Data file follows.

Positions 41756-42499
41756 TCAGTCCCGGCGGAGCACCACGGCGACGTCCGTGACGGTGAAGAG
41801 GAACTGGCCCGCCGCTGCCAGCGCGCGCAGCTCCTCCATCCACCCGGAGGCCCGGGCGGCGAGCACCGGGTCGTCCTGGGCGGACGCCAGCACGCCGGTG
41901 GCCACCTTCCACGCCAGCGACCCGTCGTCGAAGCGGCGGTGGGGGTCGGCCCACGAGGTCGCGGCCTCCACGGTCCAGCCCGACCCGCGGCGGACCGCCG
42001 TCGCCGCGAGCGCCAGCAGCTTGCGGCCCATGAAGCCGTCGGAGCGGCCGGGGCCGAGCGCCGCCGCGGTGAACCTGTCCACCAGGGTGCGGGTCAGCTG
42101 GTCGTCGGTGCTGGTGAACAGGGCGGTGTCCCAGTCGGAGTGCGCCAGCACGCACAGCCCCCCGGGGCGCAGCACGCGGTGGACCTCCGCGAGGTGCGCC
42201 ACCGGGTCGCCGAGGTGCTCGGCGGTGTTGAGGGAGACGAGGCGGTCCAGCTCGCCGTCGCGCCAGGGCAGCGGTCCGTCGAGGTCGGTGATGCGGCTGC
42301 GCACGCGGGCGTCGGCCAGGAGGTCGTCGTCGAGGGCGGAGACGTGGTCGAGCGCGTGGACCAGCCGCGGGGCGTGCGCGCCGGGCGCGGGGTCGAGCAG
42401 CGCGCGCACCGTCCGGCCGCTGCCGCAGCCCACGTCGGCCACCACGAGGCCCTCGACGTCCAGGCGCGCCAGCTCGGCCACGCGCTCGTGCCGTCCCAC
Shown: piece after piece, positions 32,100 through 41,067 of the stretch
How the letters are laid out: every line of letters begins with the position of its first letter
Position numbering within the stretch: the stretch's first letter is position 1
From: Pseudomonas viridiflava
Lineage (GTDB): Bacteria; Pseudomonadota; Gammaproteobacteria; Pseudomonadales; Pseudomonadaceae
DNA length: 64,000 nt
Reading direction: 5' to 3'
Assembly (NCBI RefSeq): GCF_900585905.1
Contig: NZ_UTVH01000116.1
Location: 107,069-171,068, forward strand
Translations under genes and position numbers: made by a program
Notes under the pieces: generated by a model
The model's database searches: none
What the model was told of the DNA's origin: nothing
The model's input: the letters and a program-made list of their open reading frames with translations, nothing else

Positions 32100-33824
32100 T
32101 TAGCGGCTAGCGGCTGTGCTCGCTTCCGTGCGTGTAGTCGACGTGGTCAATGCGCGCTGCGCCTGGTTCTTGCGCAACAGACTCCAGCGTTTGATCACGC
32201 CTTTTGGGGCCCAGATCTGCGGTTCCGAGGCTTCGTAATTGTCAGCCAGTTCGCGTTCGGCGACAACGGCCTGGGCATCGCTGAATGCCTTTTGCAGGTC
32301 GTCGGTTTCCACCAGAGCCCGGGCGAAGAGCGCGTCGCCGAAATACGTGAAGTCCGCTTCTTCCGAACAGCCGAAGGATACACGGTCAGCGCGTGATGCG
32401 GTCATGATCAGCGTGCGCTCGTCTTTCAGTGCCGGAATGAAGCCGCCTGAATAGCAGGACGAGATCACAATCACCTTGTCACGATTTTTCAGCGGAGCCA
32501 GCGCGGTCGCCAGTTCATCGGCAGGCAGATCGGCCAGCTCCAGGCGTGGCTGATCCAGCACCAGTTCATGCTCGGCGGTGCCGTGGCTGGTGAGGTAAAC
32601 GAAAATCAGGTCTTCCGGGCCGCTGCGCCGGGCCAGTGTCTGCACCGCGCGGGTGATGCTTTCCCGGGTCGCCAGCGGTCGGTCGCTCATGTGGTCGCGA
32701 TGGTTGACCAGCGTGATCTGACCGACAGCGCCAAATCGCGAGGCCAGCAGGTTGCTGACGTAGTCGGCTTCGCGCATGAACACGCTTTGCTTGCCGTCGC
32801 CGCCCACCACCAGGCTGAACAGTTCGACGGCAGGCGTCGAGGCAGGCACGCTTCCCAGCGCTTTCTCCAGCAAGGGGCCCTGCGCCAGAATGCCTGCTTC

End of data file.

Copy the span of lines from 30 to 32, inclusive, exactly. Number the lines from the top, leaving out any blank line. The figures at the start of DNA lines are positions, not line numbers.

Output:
32401 GTCATGATCAGCGTGCGCTCGTCTTTCAGTGCCGGAATGAAGCCGCCTGAATAGCAGGACGAGATCACAATCACCTTGTCACGATTTTTCAGCGGAGCCA
32501 GCGCGGTCGCCAGTTCATCGGCAGGCAGATCGGCCAGCTCCAGGCGTGGCTGATCCAGCACCAGTTCATGCTCGGCGGTGCCGTGGCTGGTGAGGTAAAC
32601 GAAAATCAGGTCTTCCGGGCCGCTGCGCCGGGCCAGTGTCTGCACCGCGCGGGTGATGCTTTCCCGGGTCGCCAGCGGTCGGTCGCTCATGTGGTCGCGA